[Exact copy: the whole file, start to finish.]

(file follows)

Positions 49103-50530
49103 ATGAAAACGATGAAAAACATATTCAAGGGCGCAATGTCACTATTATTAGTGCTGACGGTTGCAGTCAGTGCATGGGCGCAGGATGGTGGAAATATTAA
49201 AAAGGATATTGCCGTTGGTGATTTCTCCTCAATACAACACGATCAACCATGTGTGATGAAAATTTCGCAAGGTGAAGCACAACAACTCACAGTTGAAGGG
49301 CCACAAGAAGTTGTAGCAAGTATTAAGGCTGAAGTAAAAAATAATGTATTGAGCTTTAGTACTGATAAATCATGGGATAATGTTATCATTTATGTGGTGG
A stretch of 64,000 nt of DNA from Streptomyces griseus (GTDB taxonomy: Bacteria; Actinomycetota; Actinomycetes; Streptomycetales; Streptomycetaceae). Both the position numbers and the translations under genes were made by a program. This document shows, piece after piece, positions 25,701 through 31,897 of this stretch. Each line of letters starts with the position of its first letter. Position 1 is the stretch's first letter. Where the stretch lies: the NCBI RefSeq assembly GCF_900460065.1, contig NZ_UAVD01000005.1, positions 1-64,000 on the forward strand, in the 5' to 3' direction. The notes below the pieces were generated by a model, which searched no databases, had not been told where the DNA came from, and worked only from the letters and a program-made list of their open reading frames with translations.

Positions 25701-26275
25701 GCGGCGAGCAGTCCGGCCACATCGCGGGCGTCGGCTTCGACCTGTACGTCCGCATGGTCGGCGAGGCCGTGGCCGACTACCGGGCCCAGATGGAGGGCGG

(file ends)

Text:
Positions 49103-50530
49103 ATGAAAACGATGAAAAACATATTCAAGGGCGCAATGTCACTATTATTAGTGCTGACGGTTGCAGTCAGTGCATGGGCGCAGGATGGTGGAAATATTAA
49201 AAAGGATATTGCCGTTGGTGATTTCTCCTCAATACAACACGATCAACCATGTGTGATGAAAATTTCGCAAGGTGAAGCACAACAACTCACAGTTGAAGGG
49301 CCACAAGAAGTTGTAGCAAGTATTAAGGCTGAAGTAAAAAATAATGTATTGAGCTTTAGTACTGATAAATCATGGGATAATGTTATCATTTATGTGGTGG
A stretch of 64,000 nt of DNA from Streptomyces griseus (GTDB taxonomy: Bacteria; Actinomycetota; Actinomycetes; Streptomycetales; Streptomycetaceae). Both the position numbers and the translations under genes were made by a program. This document shows, piece after piece, positions 25,701 through 31,897 of this stretch. Each line of letters starts with the position of its first letter. Position 1 is the stretch's first letter. Where the stretch lies: the NCBI RefSeq assembly GCF_900460065.1, contig NZ_UAVD01000005.1, positions 1-64,000 on the forward strand, in the 5' to 3' direction. The notes below the pieces were generated by a model, which searched no databases, had not been told where the DNA came from, and worked only from the letters and a program-made list of their open reading frames with translations.

Positions 25701-26275
25701 GCGGCGAGCAGTCCGGCCACATCGCGGGCGTCGGCTTCGACCTGTACGTCCGCATGGTCGGCGAGGCCGTGGCCGACTACCGGGCCCAGATGGAGGGCGG